Japan’s tightrope walk to crypto legality
As the global crypto trading clampdown continues, Tokyo is amending existing laws to create a robust regulatory framework that includes ICO launches
Asia is a hotbed for the cryptocurrency market and with Japan experiencing high profile hacks, its financial authorities are taking the lead on regulation, but without killing the market, as seen in other Asian countries.
These regulatory moves are clearing the air in the market, as seen by Mitsubishi UFJ Financial Group’s announcement earlier this month about its launch of a new blockchain service, to realize what they call “the world’s most scalable and fastest payment processing platform,” that will be accompanied by what market observers say will be the bank’s own crypto-currency.
The launch will bring “a diverse payment service … for a significant reduction of transaction costs for all kinds of payment services and could support a large expansion in transaction numbers.”
Such high-profile platform launches show Japan is learning from its past issues with crypto. These include the robbery of Tokyo-based crypto-currency exchange Mt Gox, at the time the world’s largest virtual currency broker, which lost 650,000 Bitcoin in 2014. Following this, exchange Coincheck lost more than $530 million in January 2018, with the theft of more than 500 million NEM tokens.
Yet whereas such bad news stories have seen China and Korea clamping down, Japan has remained progressive and has instead chosen to learn from its early experiences to create a framework for regulation.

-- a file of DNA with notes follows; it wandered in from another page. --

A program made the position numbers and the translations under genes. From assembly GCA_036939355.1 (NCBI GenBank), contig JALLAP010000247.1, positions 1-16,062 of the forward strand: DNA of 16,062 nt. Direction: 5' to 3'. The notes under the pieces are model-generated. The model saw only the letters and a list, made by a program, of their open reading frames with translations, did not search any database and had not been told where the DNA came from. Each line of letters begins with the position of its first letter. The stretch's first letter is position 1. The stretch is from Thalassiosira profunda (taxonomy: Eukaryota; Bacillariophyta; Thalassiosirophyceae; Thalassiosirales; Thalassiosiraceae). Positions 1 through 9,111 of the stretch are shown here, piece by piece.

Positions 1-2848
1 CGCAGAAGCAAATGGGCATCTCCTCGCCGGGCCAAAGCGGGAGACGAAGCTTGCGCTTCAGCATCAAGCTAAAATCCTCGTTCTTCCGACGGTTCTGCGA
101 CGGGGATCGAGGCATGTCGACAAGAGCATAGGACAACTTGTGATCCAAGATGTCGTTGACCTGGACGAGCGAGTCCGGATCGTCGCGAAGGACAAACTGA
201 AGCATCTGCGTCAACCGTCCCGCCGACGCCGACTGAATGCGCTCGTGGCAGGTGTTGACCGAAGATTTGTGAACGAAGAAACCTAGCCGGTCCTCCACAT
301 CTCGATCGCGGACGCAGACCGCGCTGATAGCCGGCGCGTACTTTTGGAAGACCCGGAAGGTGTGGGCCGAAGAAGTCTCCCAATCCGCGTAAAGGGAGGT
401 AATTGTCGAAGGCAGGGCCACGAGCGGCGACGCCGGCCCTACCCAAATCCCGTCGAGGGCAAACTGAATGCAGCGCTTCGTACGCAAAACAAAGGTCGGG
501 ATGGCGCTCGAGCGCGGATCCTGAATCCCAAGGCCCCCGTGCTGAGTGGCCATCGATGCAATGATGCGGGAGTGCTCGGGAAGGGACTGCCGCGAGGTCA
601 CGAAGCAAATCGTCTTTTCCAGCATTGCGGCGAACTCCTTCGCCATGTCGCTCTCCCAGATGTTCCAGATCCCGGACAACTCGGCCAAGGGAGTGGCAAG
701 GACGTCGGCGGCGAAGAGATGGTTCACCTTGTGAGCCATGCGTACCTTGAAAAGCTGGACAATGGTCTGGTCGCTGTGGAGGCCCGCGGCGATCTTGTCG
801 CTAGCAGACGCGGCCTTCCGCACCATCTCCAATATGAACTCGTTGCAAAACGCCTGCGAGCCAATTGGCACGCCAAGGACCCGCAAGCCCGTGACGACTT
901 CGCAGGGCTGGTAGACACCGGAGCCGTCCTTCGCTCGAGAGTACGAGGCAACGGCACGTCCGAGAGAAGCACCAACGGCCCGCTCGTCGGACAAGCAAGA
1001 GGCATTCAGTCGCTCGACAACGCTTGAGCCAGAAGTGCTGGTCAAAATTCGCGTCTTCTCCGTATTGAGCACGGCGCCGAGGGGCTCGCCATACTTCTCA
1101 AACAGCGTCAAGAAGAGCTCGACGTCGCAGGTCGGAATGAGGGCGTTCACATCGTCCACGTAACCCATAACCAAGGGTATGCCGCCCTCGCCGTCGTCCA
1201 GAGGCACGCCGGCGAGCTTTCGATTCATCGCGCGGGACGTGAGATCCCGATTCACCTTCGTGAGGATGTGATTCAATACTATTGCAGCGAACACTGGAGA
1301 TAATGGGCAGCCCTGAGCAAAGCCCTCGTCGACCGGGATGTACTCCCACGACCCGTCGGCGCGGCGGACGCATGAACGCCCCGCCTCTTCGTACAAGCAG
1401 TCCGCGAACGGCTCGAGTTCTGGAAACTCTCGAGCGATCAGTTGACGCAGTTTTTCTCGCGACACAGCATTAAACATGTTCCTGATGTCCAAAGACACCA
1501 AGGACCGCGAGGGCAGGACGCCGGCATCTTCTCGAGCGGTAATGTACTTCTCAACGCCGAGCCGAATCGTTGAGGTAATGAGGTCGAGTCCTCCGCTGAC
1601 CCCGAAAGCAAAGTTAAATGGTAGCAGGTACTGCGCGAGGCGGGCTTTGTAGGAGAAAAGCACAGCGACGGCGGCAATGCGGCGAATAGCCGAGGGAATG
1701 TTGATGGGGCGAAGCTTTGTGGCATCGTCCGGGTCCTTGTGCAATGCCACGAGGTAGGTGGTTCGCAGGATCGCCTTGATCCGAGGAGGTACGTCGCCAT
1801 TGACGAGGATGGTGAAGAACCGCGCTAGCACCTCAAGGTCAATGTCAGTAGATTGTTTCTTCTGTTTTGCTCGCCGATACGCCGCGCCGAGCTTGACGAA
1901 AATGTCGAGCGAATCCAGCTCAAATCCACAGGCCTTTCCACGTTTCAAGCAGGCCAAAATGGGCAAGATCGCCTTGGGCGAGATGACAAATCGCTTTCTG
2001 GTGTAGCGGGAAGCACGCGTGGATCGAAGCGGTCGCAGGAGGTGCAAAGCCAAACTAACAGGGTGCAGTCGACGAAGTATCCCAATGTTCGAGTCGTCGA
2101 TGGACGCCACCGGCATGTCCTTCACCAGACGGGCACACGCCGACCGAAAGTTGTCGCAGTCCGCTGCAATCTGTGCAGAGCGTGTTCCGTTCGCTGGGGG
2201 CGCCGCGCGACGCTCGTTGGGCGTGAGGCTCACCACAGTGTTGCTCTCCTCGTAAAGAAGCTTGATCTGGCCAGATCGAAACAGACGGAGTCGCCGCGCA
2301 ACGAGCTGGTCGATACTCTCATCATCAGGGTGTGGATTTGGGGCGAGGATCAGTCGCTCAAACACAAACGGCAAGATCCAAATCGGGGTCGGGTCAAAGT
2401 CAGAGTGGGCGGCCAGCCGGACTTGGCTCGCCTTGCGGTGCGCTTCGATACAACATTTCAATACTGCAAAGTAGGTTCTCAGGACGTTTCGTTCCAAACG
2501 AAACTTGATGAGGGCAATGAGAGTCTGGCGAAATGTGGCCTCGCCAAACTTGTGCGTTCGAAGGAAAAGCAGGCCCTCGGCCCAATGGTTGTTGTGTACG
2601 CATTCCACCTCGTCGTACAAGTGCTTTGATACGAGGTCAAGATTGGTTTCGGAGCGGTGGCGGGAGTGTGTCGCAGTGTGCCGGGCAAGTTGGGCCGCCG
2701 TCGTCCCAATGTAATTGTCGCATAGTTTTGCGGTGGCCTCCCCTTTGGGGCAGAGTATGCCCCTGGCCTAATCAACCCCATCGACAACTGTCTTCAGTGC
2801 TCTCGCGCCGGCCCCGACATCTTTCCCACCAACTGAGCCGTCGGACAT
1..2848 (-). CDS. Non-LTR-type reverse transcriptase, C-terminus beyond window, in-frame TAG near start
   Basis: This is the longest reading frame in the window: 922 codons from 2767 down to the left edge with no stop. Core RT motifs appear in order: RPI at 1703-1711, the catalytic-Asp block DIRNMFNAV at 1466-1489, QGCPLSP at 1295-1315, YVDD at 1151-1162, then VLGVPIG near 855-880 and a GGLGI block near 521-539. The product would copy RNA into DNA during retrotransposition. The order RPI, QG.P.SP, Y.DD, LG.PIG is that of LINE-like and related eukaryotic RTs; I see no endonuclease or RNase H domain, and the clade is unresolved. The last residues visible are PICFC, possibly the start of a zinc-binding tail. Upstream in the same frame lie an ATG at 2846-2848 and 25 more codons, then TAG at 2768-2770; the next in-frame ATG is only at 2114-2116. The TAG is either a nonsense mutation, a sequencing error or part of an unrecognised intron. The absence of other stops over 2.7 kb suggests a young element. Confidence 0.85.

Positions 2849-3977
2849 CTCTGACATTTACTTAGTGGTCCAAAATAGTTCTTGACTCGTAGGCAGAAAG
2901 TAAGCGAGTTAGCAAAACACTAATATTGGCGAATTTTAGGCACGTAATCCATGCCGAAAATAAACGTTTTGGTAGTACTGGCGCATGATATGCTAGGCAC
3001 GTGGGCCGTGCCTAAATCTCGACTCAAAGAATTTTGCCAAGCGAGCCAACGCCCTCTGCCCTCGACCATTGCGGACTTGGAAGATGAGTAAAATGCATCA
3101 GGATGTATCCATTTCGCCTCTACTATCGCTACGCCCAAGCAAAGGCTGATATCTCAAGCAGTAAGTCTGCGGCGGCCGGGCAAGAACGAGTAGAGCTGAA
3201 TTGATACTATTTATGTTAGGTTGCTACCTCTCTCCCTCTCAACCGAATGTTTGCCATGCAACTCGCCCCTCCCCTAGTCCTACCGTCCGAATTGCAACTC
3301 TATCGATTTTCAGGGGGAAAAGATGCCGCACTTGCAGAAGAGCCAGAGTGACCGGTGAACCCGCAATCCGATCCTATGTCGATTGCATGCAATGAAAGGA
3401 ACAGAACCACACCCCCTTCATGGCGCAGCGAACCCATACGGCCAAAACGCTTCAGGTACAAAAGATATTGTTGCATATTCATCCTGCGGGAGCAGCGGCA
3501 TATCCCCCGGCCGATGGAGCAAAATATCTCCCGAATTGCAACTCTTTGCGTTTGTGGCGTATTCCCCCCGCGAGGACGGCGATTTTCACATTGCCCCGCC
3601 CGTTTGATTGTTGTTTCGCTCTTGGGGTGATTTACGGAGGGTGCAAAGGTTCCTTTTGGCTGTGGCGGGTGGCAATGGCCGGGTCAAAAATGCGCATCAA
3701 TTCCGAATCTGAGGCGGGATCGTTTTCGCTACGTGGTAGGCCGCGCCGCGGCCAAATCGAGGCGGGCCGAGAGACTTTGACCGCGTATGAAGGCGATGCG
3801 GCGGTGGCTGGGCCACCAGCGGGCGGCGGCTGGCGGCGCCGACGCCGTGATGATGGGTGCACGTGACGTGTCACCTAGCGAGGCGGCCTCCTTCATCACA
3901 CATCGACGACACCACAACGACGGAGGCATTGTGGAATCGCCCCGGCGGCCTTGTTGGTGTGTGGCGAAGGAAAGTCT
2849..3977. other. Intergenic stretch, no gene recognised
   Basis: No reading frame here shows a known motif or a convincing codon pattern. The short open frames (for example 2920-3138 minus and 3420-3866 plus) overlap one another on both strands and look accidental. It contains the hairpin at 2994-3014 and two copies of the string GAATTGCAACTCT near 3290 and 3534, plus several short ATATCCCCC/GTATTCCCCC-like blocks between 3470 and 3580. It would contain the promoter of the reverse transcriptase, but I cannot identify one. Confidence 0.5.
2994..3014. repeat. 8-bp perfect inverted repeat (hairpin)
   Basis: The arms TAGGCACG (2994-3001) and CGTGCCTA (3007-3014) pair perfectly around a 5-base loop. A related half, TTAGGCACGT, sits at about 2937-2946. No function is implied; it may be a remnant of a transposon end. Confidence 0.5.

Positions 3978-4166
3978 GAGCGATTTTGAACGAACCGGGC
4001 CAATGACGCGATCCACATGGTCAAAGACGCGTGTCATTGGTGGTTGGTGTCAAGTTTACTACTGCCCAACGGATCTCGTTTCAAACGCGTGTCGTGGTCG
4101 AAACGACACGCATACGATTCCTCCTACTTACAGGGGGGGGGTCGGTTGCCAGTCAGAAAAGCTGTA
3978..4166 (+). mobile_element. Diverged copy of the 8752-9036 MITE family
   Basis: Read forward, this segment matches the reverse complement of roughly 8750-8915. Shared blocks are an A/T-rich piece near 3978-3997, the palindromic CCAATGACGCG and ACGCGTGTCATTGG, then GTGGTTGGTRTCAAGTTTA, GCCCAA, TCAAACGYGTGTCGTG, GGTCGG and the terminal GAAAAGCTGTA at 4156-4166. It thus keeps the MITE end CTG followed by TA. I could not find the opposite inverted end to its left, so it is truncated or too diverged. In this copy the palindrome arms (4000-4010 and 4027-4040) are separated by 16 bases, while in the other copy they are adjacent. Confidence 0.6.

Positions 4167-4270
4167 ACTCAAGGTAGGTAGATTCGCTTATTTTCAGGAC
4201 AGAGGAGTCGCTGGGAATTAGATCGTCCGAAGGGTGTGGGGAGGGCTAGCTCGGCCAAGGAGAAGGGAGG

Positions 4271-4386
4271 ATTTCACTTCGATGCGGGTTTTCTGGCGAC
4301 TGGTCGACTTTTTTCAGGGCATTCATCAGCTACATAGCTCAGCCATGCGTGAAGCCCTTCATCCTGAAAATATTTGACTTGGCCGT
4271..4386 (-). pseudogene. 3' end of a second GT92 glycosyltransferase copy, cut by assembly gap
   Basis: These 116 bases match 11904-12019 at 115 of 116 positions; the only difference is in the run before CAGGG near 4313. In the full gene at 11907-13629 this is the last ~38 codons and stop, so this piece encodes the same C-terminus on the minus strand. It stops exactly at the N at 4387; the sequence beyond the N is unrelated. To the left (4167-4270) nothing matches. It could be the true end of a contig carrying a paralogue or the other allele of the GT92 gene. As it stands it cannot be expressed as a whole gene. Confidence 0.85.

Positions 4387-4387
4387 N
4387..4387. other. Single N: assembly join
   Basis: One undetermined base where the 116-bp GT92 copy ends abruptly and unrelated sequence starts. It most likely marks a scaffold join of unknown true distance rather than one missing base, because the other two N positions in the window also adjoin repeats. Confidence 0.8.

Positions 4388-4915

Japan’s Financial Services Agency (FSA) made amendments to the Payment Services Act in 2016, long before the Coincheck heist, to introduce registration requirements on virtual currency exchange service providers – or virtual currency broker dealers – and also put in place regulations for user protection and customer identification.
The FSA told The Asia Times that these moves were prompted by the wide spread use of virtual currency by investors; as a way to counter money laundering and terrorist add financing; and as a reaction to the Mt Gox hack.
This was followed by further FSA regulation on the market in March 2018, including censure for several operators, which need to be registered with the FSA. “Under current laws and regulations certain tokens fall under the category of virtual currencies in the Payment Services Act. Therefore, exchange service providers of such tokens need to register with the FSA,” the regulator told Asia Times.
Also, compared with other Asian markets, Japan doesn’t seem to be taking the brakes off ICO launches. The FSA told Asia Times that ICOs falling under the category of virtual currency come under the Payment Services Act, so need to register. But if they do, they can continue as planned. “If the ICO is for investment purposes, the purchase of a token by virtual currency will be considered equivalent to that by legal tender. Such ICOs will be subject to regulations under the Financial Instruments and Exchange Act,” says the FSA.
However, despite the all-round positivity, the FSA is still calling for an outright ban on crypto currencies that offer privacy-rich features, including Monero (XMR), Dash (DASH), Augur’s reputation token (REP) and ZCash (ZEC).
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